Global Economy

Only 20% of the items responsible for more than 50% of the inflation: RBI's Michael Patra


India’s economy is emerging from the second wave’s debilitating impact with manufacturing as its pivot, RBI‘s deputy governor Michael Patra said during an address at CII.

“The recovery appears broad-based and the pivot is manufacturing, but output is still below pre-pandemic levels, especially in contact-based services.” Patra noted.

Manufacturing showed a decent pull back in the first quarter of the current fiscal with a growth of 49.6%. Contact-intensive sectors like hospitality are holding back the recovery process as the economic activity bounces.

On inflation, the deputy governor said that core inflation remain sticky even though headline number has moderated since May.

“Contributions to inflation are emanating from a narrow group of goods – items constituting around 20 per cent of the CPI are responsible for more than 50 per cent of inflation. The analysis of inflation dynamics indicates that the easing of headline inflation from current levels is likely to be grudging and uneven,” he noted.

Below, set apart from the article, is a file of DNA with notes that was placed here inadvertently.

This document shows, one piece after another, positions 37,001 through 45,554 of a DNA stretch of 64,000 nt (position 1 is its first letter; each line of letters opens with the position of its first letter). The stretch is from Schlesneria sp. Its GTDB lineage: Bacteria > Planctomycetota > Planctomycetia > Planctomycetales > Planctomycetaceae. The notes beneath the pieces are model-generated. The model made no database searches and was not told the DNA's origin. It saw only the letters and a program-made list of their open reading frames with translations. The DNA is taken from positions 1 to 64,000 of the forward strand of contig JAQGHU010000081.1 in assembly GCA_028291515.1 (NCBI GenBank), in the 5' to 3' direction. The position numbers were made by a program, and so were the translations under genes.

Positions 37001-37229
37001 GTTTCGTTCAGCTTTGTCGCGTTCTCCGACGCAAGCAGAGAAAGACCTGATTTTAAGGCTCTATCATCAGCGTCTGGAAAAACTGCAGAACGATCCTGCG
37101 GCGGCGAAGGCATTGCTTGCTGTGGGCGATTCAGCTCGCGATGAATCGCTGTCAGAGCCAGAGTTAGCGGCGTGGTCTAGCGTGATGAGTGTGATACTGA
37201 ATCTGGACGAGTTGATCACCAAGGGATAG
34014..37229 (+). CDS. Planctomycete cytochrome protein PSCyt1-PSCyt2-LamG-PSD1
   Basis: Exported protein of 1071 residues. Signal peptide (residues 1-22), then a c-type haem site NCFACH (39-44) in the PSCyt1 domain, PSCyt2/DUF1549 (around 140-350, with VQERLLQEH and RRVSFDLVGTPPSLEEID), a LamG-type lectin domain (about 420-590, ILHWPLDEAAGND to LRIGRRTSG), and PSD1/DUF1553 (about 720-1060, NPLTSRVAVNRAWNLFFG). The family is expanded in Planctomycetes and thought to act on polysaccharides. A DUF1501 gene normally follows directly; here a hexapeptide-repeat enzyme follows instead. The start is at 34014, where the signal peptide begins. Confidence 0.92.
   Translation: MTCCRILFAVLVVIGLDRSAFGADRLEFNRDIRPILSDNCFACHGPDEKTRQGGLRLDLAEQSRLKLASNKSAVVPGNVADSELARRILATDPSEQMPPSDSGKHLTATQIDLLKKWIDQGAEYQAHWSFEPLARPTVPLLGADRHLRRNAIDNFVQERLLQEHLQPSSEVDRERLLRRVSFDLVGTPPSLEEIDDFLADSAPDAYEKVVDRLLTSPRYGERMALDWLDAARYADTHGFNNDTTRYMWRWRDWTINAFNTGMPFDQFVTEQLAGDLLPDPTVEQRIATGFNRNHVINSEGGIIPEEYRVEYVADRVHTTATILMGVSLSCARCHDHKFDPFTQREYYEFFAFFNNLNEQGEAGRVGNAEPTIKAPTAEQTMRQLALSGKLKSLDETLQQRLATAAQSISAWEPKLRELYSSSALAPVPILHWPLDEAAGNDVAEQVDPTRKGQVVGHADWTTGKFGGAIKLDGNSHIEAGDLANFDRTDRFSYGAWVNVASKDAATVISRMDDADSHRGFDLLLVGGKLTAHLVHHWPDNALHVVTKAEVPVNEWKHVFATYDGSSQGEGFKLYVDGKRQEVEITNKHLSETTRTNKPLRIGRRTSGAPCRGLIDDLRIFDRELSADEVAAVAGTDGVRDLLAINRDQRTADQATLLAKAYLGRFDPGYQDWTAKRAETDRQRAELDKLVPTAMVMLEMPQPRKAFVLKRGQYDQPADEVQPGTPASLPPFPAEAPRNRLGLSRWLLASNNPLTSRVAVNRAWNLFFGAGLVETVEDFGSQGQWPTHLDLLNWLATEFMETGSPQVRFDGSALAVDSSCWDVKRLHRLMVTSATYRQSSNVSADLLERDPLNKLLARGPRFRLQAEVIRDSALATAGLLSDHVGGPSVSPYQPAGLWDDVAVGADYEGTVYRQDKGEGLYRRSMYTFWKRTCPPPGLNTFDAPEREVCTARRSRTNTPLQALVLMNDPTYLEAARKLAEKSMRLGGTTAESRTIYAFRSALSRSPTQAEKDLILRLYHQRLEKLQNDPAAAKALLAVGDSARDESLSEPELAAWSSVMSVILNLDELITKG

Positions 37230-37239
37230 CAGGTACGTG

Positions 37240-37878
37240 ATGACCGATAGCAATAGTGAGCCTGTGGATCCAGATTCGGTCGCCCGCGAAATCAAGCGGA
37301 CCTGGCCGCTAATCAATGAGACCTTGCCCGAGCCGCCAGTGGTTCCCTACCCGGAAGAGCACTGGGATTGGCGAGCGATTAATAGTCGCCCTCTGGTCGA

Retail inflation moderated to 5.3% in the month of August but remain above the medium-term target of the RBI. The wholesale prices, however, went in the opposite direction after easing for two months and climbed up to 11.39% on the back of hardening of prices of fuel and manufactured items.

Patra said that even though the first quarter GDP growth came in a shade lower than RBI’s estimate, the economy is set to grow at 9.5% this fiscal.

However, he highlighted that even with the projected growth of 9.5% the economy may just about exceed pre-pandemic levels.

“For the economy as a whole, the output gap – which measures the deviation of the level of GDP from its trend – is negative and wider than it was in 2019-20. Given these developments and with the GDP outcome for the first quarter coming in just a shade below the RBI’s forecast, the projection of growth of 9.5 per cent for the year as a whole appears to be on track. Even so, as Governor Shri Shaktikanta Das pointed out in a recent interview, the size of the economy would just about be exceeding the pre-pandemic (2019-20) level,” Patra said.

Speaking on the extraordinary decision to lower the reverse repo more than proportionately, Patra said that onset of pandemic called for some out-of-the-box solution to ensure that liquidity kept flowing specially when the credit demand had dropped due to risk aversion.

He said that the “RBI decided to operate through other segments of finaccial markets to keep the lifeblood of finance flowing”.

“The reduction in the reverse repo rate eased financial conditions so much that it facilitated record levels of access to finance by corporates and governments at low interest rates/spreads,” Patra noted.



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